7 Ways to Improve the FIFA World Cup
We’ve all been enjoying a wonderful World Cup tournament that has featured some incredible teams playing the beautiful game, but there are several improvements that need to be made to make it even better.
Here are the top 7 ways to improve the World Cup:
- Remove the lots. To think that the fate of teams from the 2010 World Cup, after being tied for first or second place in the first round, could be determined by the drawing of balls in this day and age is ridiculous. Yes, the chances of this happening are slim, but judging by how close the teams are in terms of whether they’re better or not than other teams in the group, the odds of this happening is going to increase even more in future World Cups. A different tiebreaker needs to be used. Yes, begin with goal difference, then goals scored, then head to head and then the greater number of goals scored. But the next tiebreaker shouldn’t be the drawing of lots. It should be fair play – the team with the fewest number of yellow and red cards.
- Reduce the number of teams. Thirty two teams in a World Cup is simply too many. It should be 24 from six confederations, like it was in the 1982 World Cup (and other World Cup tournaments). This will help weed out teams that are simply not good enough to participate and will increase the likelihood of all games being more meaningful.
- Change the schedule. Playing three games a day for the first 15 days of the tournament is too much. If FIFA wants to generate as much advertising money as possible, it needs to reduce the number of weekday games and increase the number of weekend games. This way, it ensures that people around the world – no matter where they live – will be able to watch more games and the TV ratings will, as a result, significantly increase. My recommendation is that one game be played each weeknight during the first two weeks of the tournament and that the number of weekend matches increase from 3 to 6 per day.
- Crack down on diving and cheating. FIFA needs to come down hard on diving and cheating during a World Cup to ensure that it doesn’t tarnish the beautiful game. Deliberate simulation needs to be a red card punishment. Post-match review boards should be allowed to deliver punishment to players who used simulation (or deliberate cheating) that may have been missed by the referee and his assistants during games.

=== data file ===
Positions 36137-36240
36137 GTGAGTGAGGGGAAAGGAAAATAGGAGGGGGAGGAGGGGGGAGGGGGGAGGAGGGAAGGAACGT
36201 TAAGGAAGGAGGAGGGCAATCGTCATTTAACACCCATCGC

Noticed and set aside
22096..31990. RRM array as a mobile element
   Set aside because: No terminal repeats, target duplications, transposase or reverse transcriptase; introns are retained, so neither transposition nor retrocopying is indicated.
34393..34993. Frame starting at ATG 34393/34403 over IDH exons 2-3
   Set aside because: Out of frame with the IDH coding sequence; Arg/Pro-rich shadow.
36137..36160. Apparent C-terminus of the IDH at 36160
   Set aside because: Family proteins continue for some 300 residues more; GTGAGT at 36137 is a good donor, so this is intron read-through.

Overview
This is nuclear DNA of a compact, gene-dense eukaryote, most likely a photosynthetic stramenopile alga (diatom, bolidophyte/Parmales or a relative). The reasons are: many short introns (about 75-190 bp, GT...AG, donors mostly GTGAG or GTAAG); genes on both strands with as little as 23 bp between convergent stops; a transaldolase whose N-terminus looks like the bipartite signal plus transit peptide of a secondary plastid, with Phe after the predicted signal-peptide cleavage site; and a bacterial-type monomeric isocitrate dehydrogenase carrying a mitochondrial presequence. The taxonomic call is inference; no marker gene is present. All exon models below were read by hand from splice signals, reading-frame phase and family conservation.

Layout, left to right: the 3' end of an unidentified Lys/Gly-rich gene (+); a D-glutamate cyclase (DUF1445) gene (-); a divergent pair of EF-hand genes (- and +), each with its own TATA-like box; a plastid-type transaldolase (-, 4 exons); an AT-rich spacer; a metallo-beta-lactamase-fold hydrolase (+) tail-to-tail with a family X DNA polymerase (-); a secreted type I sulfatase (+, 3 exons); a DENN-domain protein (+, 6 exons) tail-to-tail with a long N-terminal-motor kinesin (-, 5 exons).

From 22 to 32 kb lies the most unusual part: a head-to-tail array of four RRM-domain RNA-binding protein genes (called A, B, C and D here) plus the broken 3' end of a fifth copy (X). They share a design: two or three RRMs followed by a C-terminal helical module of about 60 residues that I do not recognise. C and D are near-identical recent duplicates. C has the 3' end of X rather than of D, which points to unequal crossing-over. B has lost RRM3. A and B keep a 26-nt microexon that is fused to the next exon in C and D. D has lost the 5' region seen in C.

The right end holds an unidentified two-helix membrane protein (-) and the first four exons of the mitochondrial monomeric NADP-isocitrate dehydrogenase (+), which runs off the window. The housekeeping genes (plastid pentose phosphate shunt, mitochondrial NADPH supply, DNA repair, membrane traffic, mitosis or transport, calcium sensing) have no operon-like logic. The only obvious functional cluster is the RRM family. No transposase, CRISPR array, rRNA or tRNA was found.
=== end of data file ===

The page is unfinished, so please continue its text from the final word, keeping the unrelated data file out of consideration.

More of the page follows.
- Introduce video technology. During controversial incidents in World Cup games, each team will be allowed a total of three challenges which can be reviewed by video technology. This will help eliminate wrong decisions by referees and will add justice to the World Cup where unlike now many of them feel cheated by incorrect calls.
- Improve the level of refereeing. Rather than trying to pick an assortment of referees from around the world, it should be that the best referees are hired who have refereed at the highest levels. And it shouldn’t be just one referee from each country. If, for example, Italy has two-to-three of the best referees in the world, then those two-to-three should be picked, and so on. Instead, what we’re faced with in the 2010 World Cup, is a referee from Mali who has never refereed at a level of the Champions League or Copa Libertadores or a similar tournament.
- Host the World Cup every two years. To wait every four years for a new World Cup tournament is far too long. While having the tournament every two years will take away some of the sparkle of the world’s greatest tournament, having it every two years will increase the likelihood that different teams (outside of the big five) will win it. Plus, it’ll give all of the countries who want to host the tournament a better chance of seeing their dream become a reality. And it’ll help increase revenue and TV ratings for all teams who are involved. In order to host it every two years, the calendar for the European Championships, Copa America, Gold Cup and African Cup Of Nations (and other similar tournaments) will need to be changed, but I believe that most countries will be in favor of it especially since it’ll increase the chances of teams playing in the World Cup more often. The other benefit is that it’ll reduce the long and arduous World Cup qualification to a much more concise version. There needs to be a pre-World Cup qualification tournament played between the minnows to weed out the weaker teams before they play in the actual World Cup qualification process.
What do you think? Which ideas do you agree or disagree with, or are there other changes you would make? Share your opinion in the comments section below.